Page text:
If you were to tweak the deck I think it's clear that you would probably want to pick one direction and go with it. If you're into janky casual games you could drop out some of the pricier cards and run more on-theme stuff. Thing In The Ice isn't in the list yet, mostly because I didn't have one lying around and forgot about it until I had already placed my order from CoolStuffInc.com. There's lots of room for more jank if that's your thing.

A more competitive deck might have more counterspells, more card draw and definitely more mana rocks so that the Dramatic Scepter combo is easier to land. Heidar will never really be cEDH-viable but there is absolutely room to move this list in that direction if that's what you want to do. You'll never have to apologize to other competitive players for winning with Heidar, assuming you can even manage to win with him at a cEDH table.

Frosty Pudding

I've enjoyed being able to share the stories of my decks' first few games here, but it's important to remember that one or two games may not provide an accurate view of how a deck is going to perform. Variance is real. If "the proof is in the pudding", only a really consistent deck will tell you how tasty, or how frosty, your pudding really is from a sample size of just a few games.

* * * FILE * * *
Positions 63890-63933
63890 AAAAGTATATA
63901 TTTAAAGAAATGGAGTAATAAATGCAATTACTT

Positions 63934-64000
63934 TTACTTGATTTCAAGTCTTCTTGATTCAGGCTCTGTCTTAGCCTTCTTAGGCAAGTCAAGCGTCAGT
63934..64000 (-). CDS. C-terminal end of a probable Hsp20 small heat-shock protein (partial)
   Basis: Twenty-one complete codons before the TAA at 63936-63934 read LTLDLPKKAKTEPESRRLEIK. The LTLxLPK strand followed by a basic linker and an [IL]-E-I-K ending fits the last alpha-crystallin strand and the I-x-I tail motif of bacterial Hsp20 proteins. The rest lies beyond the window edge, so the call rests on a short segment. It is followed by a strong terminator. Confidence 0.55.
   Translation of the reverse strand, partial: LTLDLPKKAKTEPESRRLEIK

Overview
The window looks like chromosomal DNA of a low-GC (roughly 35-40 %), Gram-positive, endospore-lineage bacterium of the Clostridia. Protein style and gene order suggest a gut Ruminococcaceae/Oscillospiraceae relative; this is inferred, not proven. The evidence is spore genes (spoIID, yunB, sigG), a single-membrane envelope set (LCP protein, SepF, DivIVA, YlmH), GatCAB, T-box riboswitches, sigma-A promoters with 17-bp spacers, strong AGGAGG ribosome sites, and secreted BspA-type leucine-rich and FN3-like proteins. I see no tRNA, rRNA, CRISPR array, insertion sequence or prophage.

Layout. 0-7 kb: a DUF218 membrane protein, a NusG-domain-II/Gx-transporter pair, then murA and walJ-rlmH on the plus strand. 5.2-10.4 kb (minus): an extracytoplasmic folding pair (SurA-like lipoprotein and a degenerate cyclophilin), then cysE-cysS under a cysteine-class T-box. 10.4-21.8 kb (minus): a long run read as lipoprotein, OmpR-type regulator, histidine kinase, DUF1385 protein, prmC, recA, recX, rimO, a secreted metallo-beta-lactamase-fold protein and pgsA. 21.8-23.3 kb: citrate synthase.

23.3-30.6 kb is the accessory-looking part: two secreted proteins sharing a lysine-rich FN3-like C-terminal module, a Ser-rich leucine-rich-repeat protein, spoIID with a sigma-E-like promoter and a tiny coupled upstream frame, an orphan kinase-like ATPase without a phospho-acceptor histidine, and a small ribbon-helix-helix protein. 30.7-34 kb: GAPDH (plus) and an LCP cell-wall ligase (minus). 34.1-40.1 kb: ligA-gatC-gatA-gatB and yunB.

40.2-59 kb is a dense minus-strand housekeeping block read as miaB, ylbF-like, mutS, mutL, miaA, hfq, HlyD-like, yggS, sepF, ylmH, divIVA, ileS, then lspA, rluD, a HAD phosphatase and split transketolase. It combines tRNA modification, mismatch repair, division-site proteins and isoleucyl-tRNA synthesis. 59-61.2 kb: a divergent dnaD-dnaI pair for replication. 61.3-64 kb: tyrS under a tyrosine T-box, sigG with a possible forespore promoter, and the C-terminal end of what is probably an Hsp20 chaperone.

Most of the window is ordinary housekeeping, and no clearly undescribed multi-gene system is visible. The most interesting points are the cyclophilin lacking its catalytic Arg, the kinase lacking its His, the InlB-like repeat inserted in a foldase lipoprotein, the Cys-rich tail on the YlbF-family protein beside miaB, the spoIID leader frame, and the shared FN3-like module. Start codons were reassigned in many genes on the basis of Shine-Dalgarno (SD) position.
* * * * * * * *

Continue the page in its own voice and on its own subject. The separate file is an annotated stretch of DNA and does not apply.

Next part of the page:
I was able to play a couple of games with my Heidar, Rimewind Master deck prior to writing this column. Both were at casual tables and I was even able to win one of them.

The first match saw the table trying to keep an Avacyn, Angel of Hope deck from winning. There was a pretty good Feather deck in the game that got Sunforger out and was causing all kinds of trouble, but the game was lost when I got caught with my pants down. I had a Cyclonic Rift in hand but tapped out to re-cast Heidar at a time when I thought the Feather player had a way to stop Avacyn from swinging with a Worldslayer attached. As it turned out, he either didn't or chose not to stop the Avacyn player and everyone but the Avacyn player lost everything. With no permanents, we begrudgingly conceded to the Avacyn player. It seemed silly to play it out.

The second game, played a week later, was at a weaker table. Two of the players were very new to the format. It was a five-man pod and the other two players were great tablemates and good players but weren't playing overly competitive decks.

Early on I found myself drawing a Fabricate with a Dramatic Reversal in hand and decided to tutor for Sol Ring rather than go after the combo. The kids didn't need or want to lose like that. They wanted to have fun, though my deck apparently didn't get the memo and drew me into almost all of my counterspells before we got to the late game.

We again had a Feather deck at the table, and I let him swing some pretty decent damage around the table before enchanting it with an aura that would keep it tapped down. He hadn't yet gotten to me and I figured I was probably next. I had no flying blockers yet so it was preemptive self defense. He took it well and I chose to play a Time of Ice a turn or two later to guarantee that he wouldn't be shut out for the rest of the game. Two turns later all tapped creatures were bounced by my Saga and he was later able to get his commander out and swinging again.